Wayne Drash
January 30, 2009

Amber Easton has gone from $80,000 a year in salary to scrambling for work. At a time in her life when she should be scaling the corporate ladder, she has instead spiraled into a deep depression. She recently lost her car and now faces eviction from her apartment.
Job fairs have been on the rise amid the nation’s hard economic times.

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Job fairs have been on the rise amid the nation’s hard economic times.

Just last week, the 35-year-old longtime working professional attended two job fairs with friends in the Detroit area. They stood in line for over three hours with hundreds of professionals of all types.

“It was a real eye-opener to see the caliber of people we were in line with — very educated with vast skill sets,” Easton said in an e-mail. “Afterwards, we went to the restaurant located in the same hotel and it was filled with unemployed professionals sharing their story, from engineers to graphic designers to marketing professionals.”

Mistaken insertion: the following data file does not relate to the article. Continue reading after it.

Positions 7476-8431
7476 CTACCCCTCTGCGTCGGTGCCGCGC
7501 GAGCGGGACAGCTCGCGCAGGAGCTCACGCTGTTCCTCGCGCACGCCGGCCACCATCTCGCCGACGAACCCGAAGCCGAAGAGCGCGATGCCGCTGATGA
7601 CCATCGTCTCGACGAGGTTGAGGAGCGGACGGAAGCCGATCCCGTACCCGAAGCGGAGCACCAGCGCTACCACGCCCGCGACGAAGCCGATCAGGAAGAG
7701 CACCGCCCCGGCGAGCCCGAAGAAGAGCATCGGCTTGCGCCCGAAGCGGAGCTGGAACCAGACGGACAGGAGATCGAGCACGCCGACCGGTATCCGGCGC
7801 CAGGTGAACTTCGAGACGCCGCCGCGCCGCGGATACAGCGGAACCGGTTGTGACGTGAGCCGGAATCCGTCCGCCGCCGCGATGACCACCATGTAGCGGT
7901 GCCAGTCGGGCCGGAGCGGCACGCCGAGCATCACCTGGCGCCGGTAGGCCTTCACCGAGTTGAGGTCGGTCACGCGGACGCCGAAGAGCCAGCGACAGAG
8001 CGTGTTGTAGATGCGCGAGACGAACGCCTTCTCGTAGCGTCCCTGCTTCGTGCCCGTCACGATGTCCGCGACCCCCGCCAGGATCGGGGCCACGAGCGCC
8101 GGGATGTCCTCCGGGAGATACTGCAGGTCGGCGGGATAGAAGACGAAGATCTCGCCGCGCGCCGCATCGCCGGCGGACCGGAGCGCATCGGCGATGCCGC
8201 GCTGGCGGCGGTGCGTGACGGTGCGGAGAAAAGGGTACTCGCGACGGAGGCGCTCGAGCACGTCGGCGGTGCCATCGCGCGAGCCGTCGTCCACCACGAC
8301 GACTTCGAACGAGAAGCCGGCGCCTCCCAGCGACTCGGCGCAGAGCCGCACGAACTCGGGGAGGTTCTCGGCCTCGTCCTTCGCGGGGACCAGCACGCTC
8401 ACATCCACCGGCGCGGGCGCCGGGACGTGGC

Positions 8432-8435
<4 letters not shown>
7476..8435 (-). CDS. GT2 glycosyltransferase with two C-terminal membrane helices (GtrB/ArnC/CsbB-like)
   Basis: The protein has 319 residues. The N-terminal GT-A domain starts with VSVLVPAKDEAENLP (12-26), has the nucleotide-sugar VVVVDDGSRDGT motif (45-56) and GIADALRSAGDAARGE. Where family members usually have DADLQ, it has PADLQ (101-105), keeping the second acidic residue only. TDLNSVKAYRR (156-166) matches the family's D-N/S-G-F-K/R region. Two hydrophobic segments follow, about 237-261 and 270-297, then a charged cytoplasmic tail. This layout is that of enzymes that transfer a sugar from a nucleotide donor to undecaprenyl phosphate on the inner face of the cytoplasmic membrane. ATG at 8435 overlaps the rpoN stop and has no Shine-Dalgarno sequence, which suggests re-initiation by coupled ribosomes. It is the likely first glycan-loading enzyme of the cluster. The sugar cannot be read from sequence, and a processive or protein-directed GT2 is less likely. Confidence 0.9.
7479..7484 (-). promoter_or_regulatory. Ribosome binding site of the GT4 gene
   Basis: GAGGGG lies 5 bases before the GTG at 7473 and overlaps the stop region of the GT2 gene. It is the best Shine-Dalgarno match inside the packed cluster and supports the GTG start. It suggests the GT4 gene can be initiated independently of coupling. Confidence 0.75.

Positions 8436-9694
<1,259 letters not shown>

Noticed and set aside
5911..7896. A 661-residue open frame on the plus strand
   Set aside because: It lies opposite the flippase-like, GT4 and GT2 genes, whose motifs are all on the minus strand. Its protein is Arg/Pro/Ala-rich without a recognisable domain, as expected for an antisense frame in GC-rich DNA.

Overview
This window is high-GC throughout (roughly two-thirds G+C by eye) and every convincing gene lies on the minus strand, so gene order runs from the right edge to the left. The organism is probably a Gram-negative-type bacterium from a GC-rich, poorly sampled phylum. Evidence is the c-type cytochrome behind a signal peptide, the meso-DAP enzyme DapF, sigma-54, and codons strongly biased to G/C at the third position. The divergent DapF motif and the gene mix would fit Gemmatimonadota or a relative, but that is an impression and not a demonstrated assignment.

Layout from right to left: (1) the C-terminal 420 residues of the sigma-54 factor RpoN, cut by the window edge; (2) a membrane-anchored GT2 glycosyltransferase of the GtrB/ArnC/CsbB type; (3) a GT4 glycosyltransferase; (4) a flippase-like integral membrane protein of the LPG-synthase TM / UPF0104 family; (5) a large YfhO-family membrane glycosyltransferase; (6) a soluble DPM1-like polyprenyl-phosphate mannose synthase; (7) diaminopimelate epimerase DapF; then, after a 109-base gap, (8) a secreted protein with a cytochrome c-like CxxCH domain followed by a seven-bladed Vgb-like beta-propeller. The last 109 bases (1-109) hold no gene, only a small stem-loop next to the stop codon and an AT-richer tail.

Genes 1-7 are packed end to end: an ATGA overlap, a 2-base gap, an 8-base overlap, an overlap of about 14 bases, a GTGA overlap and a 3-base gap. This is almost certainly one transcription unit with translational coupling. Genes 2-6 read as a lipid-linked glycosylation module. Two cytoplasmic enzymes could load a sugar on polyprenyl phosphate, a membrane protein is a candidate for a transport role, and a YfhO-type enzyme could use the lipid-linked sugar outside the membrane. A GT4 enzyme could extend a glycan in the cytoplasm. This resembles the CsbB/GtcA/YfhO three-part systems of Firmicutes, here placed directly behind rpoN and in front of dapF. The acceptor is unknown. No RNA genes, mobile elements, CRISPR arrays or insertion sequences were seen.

Easton’s saga began in July 2007 when she traded in her job as a corporate compliance officer to attend law school, what she thought would help advance her career. But after a year of law school, she decided it wasn’t for her. By then, her old job was gone and the job market had shrunk.

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